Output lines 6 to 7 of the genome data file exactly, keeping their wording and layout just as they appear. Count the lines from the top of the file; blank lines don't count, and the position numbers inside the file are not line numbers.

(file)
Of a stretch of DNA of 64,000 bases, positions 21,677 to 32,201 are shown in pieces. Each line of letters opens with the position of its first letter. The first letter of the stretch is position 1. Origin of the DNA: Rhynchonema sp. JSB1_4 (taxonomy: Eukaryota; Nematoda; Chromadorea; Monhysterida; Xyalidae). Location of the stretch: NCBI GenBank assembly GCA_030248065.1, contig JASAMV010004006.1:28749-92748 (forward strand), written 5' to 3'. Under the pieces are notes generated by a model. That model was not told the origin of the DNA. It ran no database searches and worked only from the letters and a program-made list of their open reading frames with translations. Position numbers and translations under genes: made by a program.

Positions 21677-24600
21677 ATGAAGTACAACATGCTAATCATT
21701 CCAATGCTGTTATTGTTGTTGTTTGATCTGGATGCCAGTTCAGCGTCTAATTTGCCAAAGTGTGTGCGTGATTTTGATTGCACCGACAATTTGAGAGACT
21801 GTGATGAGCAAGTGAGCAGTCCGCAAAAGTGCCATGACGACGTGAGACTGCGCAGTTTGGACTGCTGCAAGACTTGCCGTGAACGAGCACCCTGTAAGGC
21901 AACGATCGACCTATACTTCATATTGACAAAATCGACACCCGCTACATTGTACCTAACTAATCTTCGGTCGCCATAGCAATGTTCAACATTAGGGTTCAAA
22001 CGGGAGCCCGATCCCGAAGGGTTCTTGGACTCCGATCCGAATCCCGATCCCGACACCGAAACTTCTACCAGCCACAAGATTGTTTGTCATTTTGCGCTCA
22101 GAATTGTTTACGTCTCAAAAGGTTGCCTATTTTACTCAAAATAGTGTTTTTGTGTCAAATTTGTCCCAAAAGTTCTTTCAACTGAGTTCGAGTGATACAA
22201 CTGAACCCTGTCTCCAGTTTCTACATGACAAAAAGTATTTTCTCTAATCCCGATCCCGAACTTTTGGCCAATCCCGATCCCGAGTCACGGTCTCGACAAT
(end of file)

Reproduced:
21901 AACGATCGACCTATACTTCATATTGACAAAATCGACACCCGCTACATTGTACCTAACTAATCTTCGGTCGCCATAGCAATGTTCAACATTAGGGTTCAAA
22001 CGGGAGCCCGATCCCGAAGGGTTCTTGGACTCCGATCCGAATCCCGATCCCGACACCGAAACTTCTACCAGCCACAAGATTGTTTGTCATTTTGCGCTCA